Tom Watson warns that "national roaming" isn't as good as it sounds

Mobile phones

The Birmingham MP Tom Watson, who is perhaps best known for campaigning against Rupert Murdoch has warned that the governments plans for “national roaming” perhaps won’t be as brilliant as they seem.

tomwatson.png“National roaming” is the idea that all of the phone networks in the country should work together – so that if you can’t get phone signal on your own network, your phone will be able to connect to a rival network. So if you’re on O2 and in a blackspot, if there’s an EE signal around, you should be able to make calls on that (just like when you go on holiday and your phone connects to foreign phone networks). This is what has been proposed by culture secretary Saajid Javid – and sounds like a rather appealing idea. Who doesn’t want better mobile signal?

Watson, a Labour MP, has warned in a blog post that all may not be as it seems. In fact, the move could degrade mobile service in rural areas – the sorts of places you’d expect this to help.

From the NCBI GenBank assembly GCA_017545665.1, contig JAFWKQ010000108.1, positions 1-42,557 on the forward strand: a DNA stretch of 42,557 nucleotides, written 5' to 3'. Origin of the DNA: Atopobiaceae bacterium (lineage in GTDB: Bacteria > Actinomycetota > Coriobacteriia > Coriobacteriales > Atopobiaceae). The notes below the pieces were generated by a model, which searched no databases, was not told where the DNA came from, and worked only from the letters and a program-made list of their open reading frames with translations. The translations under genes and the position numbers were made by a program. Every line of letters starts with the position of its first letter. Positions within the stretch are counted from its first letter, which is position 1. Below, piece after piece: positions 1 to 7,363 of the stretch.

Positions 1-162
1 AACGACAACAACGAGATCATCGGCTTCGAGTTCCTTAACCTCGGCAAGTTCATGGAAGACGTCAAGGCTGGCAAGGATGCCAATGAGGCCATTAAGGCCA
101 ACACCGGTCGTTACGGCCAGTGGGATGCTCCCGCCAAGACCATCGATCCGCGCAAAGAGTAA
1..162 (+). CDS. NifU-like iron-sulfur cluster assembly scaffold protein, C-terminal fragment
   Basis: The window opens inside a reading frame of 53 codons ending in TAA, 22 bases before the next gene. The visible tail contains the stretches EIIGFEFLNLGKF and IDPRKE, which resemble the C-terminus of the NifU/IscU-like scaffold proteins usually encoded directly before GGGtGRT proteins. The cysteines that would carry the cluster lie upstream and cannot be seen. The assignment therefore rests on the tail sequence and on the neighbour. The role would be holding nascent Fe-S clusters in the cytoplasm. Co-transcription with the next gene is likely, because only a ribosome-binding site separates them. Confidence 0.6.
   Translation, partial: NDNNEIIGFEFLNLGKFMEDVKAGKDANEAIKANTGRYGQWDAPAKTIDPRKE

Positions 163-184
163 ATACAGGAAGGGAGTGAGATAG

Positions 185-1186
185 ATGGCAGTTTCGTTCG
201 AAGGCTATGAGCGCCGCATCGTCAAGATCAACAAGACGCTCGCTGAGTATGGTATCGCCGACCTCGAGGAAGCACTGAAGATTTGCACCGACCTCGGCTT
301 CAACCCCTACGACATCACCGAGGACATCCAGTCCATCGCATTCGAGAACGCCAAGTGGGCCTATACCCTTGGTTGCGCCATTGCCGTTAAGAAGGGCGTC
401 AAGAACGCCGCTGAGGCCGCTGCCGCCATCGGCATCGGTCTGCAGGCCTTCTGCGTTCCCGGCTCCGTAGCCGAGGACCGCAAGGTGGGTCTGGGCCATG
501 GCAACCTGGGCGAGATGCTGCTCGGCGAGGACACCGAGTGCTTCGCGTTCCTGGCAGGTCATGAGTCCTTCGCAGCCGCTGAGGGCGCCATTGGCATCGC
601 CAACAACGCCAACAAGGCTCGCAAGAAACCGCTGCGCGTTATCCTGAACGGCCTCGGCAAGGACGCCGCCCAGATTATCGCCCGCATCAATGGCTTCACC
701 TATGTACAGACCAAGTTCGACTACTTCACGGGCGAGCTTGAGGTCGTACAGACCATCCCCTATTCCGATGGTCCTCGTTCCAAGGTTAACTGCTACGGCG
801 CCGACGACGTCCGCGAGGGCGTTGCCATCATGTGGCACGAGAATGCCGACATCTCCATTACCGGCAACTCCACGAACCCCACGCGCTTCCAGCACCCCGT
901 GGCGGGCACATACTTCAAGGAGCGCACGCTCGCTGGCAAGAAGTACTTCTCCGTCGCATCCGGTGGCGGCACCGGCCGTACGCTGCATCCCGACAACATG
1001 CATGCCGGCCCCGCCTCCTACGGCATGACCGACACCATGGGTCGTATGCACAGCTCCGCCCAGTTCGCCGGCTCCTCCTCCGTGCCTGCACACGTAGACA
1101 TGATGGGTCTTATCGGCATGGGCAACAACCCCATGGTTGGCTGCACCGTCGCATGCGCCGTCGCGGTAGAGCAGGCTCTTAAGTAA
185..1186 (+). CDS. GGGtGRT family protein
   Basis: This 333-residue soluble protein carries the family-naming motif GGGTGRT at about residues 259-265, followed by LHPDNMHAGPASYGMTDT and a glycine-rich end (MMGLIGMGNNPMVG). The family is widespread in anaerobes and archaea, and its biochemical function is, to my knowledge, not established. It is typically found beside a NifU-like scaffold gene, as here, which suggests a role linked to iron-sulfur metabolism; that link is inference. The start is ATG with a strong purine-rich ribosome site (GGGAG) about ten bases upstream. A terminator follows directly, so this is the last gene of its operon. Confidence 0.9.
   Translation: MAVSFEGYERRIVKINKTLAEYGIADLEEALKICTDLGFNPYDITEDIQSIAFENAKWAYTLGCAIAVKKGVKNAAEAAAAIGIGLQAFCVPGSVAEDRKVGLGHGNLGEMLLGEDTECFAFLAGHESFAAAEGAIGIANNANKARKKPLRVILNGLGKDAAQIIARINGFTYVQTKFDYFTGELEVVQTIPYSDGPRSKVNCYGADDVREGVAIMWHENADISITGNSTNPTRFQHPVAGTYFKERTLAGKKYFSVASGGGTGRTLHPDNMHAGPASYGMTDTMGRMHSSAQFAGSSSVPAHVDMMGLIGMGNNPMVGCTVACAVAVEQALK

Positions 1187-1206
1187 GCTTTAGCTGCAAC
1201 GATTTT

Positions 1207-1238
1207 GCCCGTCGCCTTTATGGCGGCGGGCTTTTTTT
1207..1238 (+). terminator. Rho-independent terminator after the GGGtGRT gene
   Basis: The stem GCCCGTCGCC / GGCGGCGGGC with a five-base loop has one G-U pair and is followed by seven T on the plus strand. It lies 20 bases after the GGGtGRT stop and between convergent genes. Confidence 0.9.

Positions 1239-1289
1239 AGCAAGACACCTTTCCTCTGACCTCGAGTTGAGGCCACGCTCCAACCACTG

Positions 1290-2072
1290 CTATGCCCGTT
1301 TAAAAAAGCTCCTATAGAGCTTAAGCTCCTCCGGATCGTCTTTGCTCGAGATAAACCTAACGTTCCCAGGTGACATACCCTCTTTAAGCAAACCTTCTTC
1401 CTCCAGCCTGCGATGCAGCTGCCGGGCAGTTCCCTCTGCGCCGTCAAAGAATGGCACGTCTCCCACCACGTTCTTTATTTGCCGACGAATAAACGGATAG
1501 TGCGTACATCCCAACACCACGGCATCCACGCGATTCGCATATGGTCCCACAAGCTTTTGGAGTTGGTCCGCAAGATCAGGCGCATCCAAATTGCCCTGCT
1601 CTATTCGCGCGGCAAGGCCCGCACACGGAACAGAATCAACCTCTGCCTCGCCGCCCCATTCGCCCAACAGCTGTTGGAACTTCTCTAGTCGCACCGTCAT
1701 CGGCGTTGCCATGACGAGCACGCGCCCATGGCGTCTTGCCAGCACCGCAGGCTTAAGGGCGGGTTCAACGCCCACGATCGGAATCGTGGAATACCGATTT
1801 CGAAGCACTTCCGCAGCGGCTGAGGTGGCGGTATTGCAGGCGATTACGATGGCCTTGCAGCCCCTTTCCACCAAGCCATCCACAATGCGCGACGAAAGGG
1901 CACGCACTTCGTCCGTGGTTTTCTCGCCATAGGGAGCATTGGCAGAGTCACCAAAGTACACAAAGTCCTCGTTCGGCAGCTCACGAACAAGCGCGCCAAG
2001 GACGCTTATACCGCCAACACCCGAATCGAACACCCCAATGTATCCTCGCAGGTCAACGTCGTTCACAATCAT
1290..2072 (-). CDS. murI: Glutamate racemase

The reason is fairly straightforward: if networks were allowed to let other networks pick up the slack, then why would they bother to maintain their own transmitters in far-flung areas that only serve a few people? Why go to all of that expense when someone else will take care of it? The danger comes with all of the networks take that attitude – which would lead to a reduction in rural phone masts.

The other challenge is apparently the wholesale costs – the cash that the networks would pay each other to use each other’s networks. Apparently this could conceivably cause a hike in the prices we consumers pay.

There is a possible work-around to all of these problems: and that is the government playing a greater role in regulating the networks, but as Watson points out:

“I suppose the government could intervene further and regulate wholesale costs but David Cameron says he wants less regulation. I suppose he could even ask Ofcom to force the operators not to switch off any masts, but isn’t that the same sort of state intervention that he slammed the Labour Party for saying it would take in the energy market?”

So could we be heading for an unusual situation where the Tories are arguing for greater regulation and state intervention and Labour are arguing for less? Expect to see cats and dogs living in peace and harmony, and the England football team lifting the World Cup some time soon.

James O’Malley
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